The ideal outcome: In practice, duplicating the list of requirements in the form of a narrative or script fits very well into the human-centered design approach. After all, we’re designing an interaction, a story where no element should be taken out of context. However, checklists can be used for detailed or group structuring, so it’s best to use both tools at the same time and update them regularly. Plus, it’s important to check both for clarity: all points should be written simply, so that later it’ll be easy to test the prototype for compliance with them.
4. Prototyping the design
Now comes the prototyping stage. Here, we operate with real data gathered earlier in the hypothesis. How does the HCD methodology change it? Mainly, it allows for iterative testing and improvement. Testing as such is the essence of this stage: in the beginning, it can be paper prototyping, through which the necessary user reactions are collected. Then the paper prototype turns into a wireframe that gets tested in the same way. At this sub-stage, it’s better to divide the key flow into 2-3 scenarios, evaluate the users’ interaction at each of them, and stick with the optimal one. Finally, we’ll have a fully fledged UI. Again, we’ll observe users’ reaction to it and make all the necessary adjustments along the way. This whole step and its arrangement is what makes HCD so effective.
The ideal outcome: A prototype with the readiness level planned during stage 1. Oftentimes, it’s the product’s MVP. However, it is important to note that for some projects, it’s better to divide each prototyping sub-stage into a few iterations, as it will enable early development. In such a case, the current step will consist of one phase of prototyping, testing, and adjustment according to the new data obtained. The choice of a particular strategy takes place during stage 1 and depends on your convenience, timing, team, and budget.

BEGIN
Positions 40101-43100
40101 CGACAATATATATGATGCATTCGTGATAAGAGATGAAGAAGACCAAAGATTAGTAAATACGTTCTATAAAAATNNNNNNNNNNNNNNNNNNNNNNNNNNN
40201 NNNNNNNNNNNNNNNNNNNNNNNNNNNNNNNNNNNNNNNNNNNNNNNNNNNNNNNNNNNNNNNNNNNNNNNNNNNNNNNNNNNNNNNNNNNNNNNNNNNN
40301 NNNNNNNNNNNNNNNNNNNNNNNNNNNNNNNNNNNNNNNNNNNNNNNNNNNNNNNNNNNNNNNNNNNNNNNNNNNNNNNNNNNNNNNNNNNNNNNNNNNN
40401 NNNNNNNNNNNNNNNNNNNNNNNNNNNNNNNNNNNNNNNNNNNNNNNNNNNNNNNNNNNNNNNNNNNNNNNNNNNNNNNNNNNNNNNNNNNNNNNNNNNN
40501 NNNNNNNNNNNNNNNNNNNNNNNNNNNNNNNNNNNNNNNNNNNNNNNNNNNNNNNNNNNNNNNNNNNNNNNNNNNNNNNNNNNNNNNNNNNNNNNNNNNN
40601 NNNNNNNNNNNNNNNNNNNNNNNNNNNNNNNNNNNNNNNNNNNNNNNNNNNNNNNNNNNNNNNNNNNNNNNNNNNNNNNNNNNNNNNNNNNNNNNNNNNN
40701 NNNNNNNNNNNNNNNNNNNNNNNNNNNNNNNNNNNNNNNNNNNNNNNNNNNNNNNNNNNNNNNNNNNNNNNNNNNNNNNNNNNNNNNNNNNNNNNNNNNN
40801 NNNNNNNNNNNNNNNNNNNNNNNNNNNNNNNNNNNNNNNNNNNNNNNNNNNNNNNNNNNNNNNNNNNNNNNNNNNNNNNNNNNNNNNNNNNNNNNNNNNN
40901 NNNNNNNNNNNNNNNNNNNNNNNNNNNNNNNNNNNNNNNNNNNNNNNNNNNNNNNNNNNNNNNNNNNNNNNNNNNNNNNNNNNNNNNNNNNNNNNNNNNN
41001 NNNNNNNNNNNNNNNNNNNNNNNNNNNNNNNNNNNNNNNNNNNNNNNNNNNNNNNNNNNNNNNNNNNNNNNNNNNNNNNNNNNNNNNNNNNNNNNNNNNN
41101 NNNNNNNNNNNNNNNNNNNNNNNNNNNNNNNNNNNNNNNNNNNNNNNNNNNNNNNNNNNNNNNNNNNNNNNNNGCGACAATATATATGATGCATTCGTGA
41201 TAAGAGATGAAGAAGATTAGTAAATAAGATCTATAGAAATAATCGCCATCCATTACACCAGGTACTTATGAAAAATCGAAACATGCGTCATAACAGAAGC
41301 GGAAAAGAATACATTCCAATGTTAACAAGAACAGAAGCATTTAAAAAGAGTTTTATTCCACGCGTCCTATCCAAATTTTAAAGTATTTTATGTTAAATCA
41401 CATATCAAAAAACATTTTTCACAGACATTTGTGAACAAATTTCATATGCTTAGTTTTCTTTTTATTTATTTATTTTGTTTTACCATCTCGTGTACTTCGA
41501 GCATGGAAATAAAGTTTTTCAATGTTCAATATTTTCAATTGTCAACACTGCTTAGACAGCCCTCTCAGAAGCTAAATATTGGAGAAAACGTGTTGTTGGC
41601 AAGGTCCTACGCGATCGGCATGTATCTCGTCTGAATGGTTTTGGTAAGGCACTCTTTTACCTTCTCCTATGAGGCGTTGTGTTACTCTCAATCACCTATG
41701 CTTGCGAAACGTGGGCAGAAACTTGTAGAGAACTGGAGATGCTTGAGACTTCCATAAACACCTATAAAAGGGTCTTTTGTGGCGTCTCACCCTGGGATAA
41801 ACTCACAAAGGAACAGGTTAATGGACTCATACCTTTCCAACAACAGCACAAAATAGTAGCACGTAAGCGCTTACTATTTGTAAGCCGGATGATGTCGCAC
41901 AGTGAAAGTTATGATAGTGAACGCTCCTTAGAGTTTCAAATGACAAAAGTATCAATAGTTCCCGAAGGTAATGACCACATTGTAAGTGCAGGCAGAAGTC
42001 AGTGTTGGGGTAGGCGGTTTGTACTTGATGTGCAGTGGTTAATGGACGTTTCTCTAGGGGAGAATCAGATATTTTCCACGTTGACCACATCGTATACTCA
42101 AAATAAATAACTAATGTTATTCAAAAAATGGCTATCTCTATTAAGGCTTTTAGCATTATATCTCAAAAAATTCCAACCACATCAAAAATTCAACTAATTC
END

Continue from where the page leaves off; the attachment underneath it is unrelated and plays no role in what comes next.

5. Evaluating your design
The final stage of the iteration is checking the finished prototype for compliance with the requirements. Of course, user testing serves again as an important part of this step. If at the previous stage we checked individual scenarios and parts of the user flow, here we evaluate the development as a whole in its full existing format. In addition to testing for compliance with the previous requirements, we collect information about general impressions and specific wishes/feedback from users, and thus start to form requirements for the next prototyping iteration.
The ideal outcome: A prototype ready for release or the next iteration (depending on the specific strategy formed during stage 1).
After that, we return to stage 2, either to clarify the current version or to release the product and move on to develop the next version. Once we’ve gone through all these stages correctly, we end up with a fully-tested design that meets the requirements.
Testing Guidelines the HCD Design Team Should Follow
There are many specific user testing methods to apply in practice. In this section, I’ll present the general testing principles.
- The closer to the real people, the better. Budgets and deadlines don’t always allow for a detailed data analysis from potential users, but in this case, a more detailed collection of information always produces a more accurate result. Testing a prototype, even with a small target audience, gives a better result than no testing at all.